What to do about outstanding invoices

For many small business owners and sole traders – and even for some larger companies – invoicing is an unwelcome chore, even though it’s the part of the trading process that actually brings in the money.   So when a sizeable payment fails to arrive by the deadline, you can be forgiven for wanting toRead More

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For many small business owners and sole traders – and even for some larger companies – invoicing is an unwelcome chore, even though it’s the part of the trading process that actually brings in the money.

 


So when a sizeable payment fails to arrive by the deadline, you can be forgiven for wanting to bury your head in the sand; however, time and time again, we see that prompt action maximises your chances of getting back the full amount you are owed.

 

Here’s our quick guide to the five main actions you should take, which can be remembered more easily if you just think ‘SPEED’…

 

Stop working for non-paying clients until their bill is settled in full or a satisfactory payment schedule is in place. This is what any major company would do, so don’t be afraid of looking petty or unprofessional; if the customer pays, you can immediately begin supplying them again, if you still want them as a client.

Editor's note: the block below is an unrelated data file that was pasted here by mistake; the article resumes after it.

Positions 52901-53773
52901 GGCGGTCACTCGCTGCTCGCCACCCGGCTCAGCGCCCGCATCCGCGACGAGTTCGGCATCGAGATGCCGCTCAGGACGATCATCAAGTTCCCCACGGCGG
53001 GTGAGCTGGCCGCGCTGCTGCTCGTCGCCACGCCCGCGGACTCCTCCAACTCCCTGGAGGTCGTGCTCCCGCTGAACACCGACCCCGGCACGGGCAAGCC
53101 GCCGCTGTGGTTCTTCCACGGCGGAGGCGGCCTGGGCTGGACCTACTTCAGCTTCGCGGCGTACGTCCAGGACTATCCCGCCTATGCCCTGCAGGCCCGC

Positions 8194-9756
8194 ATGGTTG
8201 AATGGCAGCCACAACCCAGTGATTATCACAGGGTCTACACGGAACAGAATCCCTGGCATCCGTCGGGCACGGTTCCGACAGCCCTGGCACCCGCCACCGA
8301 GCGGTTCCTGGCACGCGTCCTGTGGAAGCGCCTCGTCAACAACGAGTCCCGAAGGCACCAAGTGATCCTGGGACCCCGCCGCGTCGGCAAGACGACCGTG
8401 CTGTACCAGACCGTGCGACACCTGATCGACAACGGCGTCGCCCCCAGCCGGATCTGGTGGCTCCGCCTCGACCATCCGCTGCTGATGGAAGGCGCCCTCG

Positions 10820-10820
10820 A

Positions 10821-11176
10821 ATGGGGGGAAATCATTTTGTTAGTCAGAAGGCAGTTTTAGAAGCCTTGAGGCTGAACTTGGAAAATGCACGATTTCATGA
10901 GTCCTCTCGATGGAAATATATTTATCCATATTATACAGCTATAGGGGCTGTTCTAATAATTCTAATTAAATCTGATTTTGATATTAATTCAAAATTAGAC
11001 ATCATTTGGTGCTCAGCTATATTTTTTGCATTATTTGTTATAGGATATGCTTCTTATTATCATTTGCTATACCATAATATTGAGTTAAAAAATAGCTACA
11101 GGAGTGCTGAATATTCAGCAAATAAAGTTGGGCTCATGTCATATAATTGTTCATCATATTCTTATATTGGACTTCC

Penalties help to compensate you for the inconvenience of chasing payments, and act as a deterrent for repeat offenders. You can typically add a fixed penalty cost, statutory interest for the full overdue period, and now you can also reclaim any debt collectors’ costs from the debtor too, which can all combine to substantially increase the amount you receive.

 

Engage with non-paying customers, particularly if you have had a good working relationship with them in the past; at the very least, being understanding in the first instance could put you at the top of their list of who to pay, although it’s often equally true that ‘he/she who shouts loudest gets paid first’.

 

Explain any action you are taking to your client in writing, for several reasons: first, so they are continually made aware of what they owe you and how overdue it is; second, so you do not face allegations of breach of contract for ceasing supply; and third, so you have written evidence if court action is needed to get your funds.

 

Debt collectors can take some of the admin burden off, if you find you do not have time to pursue non-paying clients properly. Remember, you can now reclaim reasonable costs from the debtor, so you shouldn’t be left out of pocket for using a third-party or outsourced debt collector.

 

SPEED: Stop work for non-paying clients, add penalties to overdue invoices, engage with late payers and explain your actions, and hire debt collectors if your client seems unwilling or unable to pay.

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